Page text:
December 15, 2010

Workers’ compensation leave

Workers’ compensation leave
Sanders v NYC Human Resources Administration, 275 AD2d 873

Lavern Sanders, a probationary employee, filed an application for workers’ compensation benefits. She also asked for a leave of absence, based upon a physician’s note directing her to cease working. Eventually her leave request was approved through September 1992.

On September 8, 1992, Human Resources sent Sanders a letter advising her that her leave of absence had expired on September 8, 1992 and that any absence subsequent to that date was unauthorized. Another letter advised her that the city had decided to controvert her workers’ compensation claim. In effect, the city said that it did not believe that Sanders had been injured while performing her duties.

According to the decision, Sanders never received these letters because they had been returned to the city as unclaimed “due to the failure to specify [Sanders’] complete address on the envelopes.” Finally, on December 2, 1992, Sanders found out that she had been terminated by the city.*

However, when Sanders learned that the city had controverted her claim for workers’ compensation benefits, she appealed to the Workers’ Compensation Board. Her complaint: she had been terminated as retaliation for her having filed a workers’ compensation claim. Terminating an individual because he or she had filed a workers’ compensation claim, she argued, violated Section 120 of the Workers’ Compensation Law.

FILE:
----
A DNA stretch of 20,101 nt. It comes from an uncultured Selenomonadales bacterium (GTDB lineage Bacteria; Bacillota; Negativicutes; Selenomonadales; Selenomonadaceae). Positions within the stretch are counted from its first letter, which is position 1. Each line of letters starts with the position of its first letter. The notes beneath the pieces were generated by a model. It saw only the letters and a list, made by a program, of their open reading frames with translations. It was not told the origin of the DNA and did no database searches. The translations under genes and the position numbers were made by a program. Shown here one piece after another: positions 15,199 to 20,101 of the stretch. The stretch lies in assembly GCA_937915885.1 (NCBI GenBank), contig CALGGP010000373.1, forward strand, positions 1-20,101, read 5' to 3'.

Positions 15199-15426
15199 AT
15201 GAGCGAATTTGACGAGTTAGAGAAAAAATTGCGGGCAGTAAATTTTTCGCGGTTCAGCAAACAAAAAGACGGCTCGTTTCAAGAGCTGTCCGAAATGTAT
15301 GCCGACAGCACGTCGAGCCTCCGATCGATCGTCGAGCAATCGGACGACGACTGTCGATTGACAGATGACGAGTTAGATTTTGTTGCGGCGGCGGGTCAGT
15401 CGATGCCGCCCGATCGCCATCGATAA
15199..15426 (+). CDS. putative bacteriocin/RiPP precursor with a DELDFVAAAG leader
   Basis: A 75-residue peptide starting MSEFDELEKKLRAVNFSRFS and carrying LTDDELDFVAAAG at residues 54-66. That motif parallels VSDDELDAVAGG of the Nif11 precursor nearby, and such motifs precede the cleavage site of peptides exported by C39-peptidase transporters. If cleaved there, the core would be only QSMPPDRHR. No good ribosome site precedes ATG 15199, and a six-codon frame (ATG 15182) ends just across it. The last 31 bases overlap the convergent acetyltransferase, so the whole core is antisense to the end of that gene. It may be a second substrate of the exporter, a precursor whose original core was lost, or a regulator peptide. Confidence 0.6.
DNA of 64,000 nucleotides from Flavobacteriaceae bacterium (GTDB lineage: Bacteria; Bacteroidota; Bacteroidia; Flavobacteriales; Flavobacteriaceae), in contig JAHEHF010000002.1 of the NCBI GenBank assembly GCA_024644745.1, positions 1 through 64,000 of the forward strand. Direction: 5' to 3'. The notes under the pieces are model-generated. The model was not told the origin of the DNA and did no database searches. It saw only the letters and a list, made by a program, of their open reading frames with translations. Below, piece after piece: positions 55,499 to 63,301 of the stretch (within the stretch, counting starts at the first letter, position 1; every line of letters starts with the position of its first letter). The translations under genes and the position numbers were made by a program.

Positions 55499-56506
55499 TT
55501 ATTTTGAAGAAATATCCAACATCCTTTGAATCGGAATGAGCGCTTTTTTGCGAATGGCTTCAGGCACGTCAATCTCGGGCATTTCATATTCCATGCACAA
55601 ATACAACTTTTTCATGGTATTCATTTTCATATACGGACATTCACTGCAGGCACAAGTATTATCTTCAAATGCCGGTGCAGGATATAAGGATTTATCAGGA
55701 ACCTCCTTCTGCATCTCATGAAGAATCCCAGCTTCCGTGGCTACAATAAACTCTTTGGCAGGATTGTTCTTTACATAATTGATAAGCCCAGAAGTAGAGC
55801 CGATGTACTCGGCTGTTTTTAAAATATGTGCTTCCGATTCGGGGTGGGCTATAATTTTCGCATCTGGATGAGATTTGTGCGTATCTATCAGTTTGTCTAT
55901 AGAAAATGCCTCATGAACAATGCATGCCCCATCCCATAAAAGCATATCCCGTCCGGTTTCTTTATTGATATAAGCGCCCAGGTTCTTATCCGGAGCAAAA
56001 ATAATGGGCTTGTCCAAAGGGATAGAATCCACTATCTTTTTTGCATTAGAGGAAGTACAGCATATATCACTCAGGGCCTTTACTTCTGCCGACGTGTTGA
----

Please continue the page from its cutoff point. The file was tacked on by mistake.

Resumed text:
As evidence of such retaliation, Sanders alleged that her employer began fabricating disciplinary charges against her immediately following her application for [workers’ compensation] benefits.

Ultimately the Workers’ Compensation Board decided that Sanders failed to sustain her burden of demonstrating a prima facie case of discrimination and dismissed her complaint. The Appellate Division affirmed the Board’s determination.

As to approving other leave for Sanders, the decision states that a union official’s testimony indicated that the city generally does not authorize leaves of absences for probationary employees and will terminate any such employee who is on unauthorized leave so that a replacement may be hired to fill the position. Presumably, the testimony concerning the city’s not authorizing leave in such cases refers to a leave without pay such as leave pursuant to Section 72 of the Civil Service Law.

While Section 71 leave must be approved for employees injured on the job in situations where the injury or disability does not permanently incapacitate the individual from performing the duties of the position, Section 72 authorizes the approval of leaves without pay in the event the individual’s disability is not work-connected.

*
Presumably Sanders was not placed [or continued] on workers’ compensation leave as mandated by Section 71 of the Civil Service Law in view of the city’s controverting her claim that she had suffered a work-related injury.

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